3.1 Findings 62
3.2 Suggestions 65
3.3 Conclusion 67
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IV BIBLIOGRAPHY 68
V APPENDIX 71
List of Tables

2.1.1 Health Measures 37

2.1.2 Work Environment 38


2.1.3 Safety Measures 39

2.1.4 Welfare measures 40

2.1.5 Allowances 41

2.6 Age Wise Classification of Employees 42

2.7 Classification of Department 44

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2.8 Classification of Employee’s Education 46

2.9 Classification of Employee’s Salary 48


2.10 Classification of Employee’s Experience 50
2.11 The relationship between Age and Department 52
2.12 The relationship between Age and Education 54

2.13 The relationship between Age and Salary 56


2.14 The relationship between Age and Experience 58

List of Figures

2.1.6 Age Wise Classification of Employees 43

2.1.7 Classification of Department 45


2.1.8 Classification of Education Qualification 47

2.1.9 Classification of Salary 49

2.1.10 Classification of Employees Experience 51

2.1.11 The relationship between Age and Department 53

2.1.12 The relationship between Age and Education 55

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2.1.13 The relationship between Age and Salary 57

2.1.14 The relationship between Age and Experience 59

CHAPTER I

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1.1 INTRODUCTION

Employee Safety

“An occurrence in an industrial establishment causing bodily injury to a person which


makes him unfit to resume his duties in the next 48 hours”

- Factories Act 1948

Employee welfare

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Employee welfare defines as “efforts to make life worth living for workmen”. These
efforts have their origin either in some statute formed by the state or in some local custom or in
collective agreement or in the employer’s own initiative.

• To win over employee’s loyalty and increase their morale.

• To combine trade unionism and socialist ideas.

• To build up stable labor force, to reduce labour turnover and absenteeism.

• To develop efficiency and productivity among workers.

• To save oneself from heavy taxes on surplus profits.

• To earn goodwill and enhance public image.

• To reduce the threat of further government intervention.

• To make recruitment more effective (because these benefits add to job appeal).

Principles of Employee Welfare Service

Following are generally given as the principles to be followed in setting up an employee


welfare service:

• The service should satisfy real needs of the workers. This means that the manager must
first determine what the employee’s real needs are with the active participation of
workers.

• The service should such as can be handled by cafeteria approach. Due to the difference
in Sex, age, marital status, number of children, type of job and the income level of
employees there are large differences in their choice of a particular benefit. This is
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known as the cafeteria approach. Such an approach individualizes the benefit system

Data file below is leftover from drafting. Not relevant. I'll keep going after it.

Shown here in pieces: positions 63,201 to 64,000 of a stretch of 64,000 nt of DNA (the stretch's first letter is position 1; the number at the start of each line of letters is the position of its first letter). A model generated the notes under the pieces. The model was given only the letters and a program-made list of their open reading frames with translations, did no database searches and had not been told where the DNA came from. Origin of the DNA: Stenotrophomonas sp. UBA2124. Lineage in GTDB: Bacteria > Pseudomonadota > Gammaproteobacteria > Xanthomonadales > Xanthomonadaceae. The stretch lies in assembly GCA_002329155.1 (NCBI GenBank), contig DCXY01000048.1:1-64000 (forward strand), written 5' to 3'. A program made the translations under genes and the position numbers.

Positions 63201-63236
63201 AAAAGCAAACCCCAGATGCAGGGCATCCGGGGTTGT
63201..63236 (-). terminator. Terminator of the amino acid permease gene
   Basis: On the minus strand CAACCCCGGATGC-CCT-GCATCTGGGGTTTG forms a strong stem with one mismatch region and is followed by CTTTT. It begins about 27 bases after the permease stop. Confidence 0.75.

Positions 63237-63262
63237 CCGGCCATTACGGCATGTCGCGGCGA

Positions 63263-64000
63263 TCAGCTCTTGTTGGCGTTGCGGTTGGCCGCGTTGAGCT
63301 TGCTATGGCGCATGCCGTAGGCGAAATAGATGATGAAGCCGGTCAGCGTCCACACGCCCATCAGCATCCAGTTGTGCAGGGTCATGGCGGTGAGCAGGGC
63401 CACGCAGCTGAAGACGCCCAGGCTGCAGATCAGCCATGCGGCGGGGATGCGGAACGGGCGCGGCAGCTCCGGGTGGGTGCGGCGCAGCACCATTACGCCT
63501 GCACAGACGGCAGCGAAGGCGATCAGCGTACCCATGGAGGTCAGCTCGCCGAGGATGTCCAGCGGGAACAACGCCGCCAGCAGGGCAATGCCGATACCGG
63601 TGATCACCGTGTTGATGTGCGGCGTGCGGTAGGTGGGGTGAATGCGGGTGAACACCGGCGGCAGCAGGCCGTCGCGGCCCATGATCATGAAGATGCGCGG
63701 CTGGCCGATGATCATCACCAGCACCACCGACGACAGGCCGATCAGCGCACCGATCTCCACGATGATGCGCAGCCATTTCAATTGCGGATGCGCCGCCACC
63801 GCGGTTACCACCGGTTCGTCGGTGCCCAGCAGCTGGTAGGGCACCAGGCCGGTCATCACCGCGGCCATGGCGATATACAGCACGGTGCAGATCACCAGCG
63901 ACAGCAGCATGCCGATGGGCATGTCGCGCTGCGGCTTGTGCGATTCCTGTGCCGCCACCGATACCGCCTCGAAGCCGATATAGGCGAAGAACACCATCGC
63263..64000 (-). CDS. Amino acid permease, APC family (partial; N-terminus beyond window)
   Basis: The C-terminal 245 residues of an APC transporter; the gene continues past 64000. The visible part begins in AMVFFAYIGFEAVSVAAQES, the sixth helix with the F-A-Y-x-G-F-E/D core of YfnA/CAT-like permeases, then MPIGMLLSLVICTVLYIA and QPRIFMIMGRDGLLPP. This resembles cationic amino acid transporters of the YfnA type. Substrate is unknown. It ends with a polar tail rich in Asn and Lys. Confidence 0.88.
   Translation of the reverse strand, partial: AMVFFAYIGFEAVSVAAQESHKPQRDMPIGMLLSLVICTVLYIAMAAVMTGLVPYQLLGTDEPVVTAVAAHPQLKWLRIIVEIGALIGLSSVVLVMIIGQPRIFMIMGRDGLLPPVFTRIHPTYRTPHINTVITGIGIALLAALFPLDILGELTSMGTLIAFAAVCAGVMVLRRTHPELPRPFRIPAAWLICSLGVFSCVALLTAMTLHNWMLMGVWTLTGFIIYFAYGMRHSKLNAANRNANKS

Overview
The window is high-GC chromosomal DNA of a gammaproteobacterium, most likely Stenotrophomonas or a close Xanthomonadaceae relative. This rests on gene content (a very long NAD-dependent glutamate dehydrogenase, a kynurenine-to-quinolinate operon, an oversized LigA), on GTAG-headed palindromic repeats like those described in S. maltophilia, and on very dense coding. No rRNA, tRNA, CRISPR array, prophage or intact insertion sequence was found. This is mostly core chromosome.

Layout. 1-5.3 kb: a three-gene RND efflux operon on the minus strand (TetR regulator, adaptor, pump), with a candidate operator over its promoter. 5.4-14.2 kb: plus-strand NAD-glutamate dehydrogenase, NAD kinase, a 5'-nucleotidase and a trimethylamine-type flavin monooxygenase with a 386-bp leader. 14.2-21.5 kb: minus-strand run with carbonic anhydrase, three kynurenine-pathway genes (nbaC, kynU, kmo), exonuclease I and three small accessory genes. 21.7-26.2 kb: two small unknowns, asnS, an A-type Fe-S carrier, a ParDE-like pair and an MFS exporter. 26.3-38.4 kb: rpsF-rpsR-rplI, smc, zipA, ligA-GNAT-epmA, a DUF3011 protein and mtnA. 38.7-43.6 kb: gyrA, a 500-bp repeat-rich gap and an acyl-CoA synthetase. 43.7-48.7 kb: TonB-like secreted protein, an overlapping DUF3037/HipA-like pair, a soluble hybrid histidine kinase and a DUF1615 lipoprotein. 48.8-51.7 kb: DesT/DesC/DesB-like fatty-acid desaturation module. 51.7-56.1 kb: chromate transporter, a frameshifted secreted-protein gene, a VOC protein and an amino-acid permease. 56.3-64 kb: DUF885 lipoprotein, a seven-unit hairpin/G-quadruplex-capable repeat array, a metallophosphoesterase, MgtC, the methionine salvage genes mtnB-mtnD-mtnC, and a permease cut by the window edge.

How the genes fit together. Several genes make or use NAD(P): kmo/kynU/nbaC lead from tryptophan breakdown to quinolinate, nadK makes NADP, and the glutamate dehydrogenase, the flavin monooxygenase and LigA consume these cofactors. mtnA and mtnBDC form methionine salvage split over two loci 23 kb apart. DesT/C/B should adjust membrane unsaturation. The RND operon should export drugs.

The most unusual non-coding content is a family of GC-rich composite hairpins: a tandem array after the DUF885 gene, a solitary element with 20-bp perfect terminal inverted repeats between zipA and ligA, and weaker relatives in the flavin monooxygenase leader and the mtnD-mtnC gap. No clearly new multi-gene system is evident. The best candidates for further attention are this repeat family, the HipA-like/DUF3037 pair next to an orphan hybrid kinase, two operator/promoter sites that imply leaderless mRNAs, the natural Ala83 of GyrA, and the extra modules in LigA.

though it may be difficult to operate and administer.

• The employer should not assume a benevolent posture.

• The cost of the service should be calculated and its financing established on a sound
basis.

• There should be periodical assessment or evaluation of the service and necessary timely
on the basis of feedback.

1.2 IMPORTANCE OF THE STUDY

If there is no safety and welfare measure, there is no organization. The importance


of this study is as follows,

 Employee safety and welfare measures are the important factors of an organization to
maintain quality of work life of the employee.

 It develops both efficiency and productivity among the workers.

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 This study will helpful to create a good relationship between employees as well as the
employer.

 This study is help to the organization while analyze the problems facing by
an employee’s regarding this measures. And take necessary steps for the
purpose of satisfy the needs of an employee etc..,

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1.3 NEED OF THE STUDY

 Safety and welfare measure are the important factor for an organization to maintain
quality of work life of the employee.

 Safety and welfare facilities may patronage the employee to work better and it will lead
to increase in output.

 In every organization, an employee’s safety and welfare measure plays a vital role.
Hence I conducted research on this topic

 To identify the employees response among various benefits regarding safety and welfare
measures in Ashok Leyland Limited, Ennore.

 To provide some suggestions for the purpose of improving the employee’s


safety and welfare measures in Ashok Leyland Limited, Ennore.

 It helps to improve employee’s productivity or efficiency by increasing their physical and


mental health.

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1.4 SCOPE OF THE STUDY

The scope of the study is confined to HINDUJA FOUNDRIES Limited with respect to
start. This project throws light on the welfare and safety measures provided in Ashok Leyland
Limited. It also reveals the awareness and satisfaction of employee with safety and welfare
schemes. It also necessary to know the employee satisfaction about the safety and welfare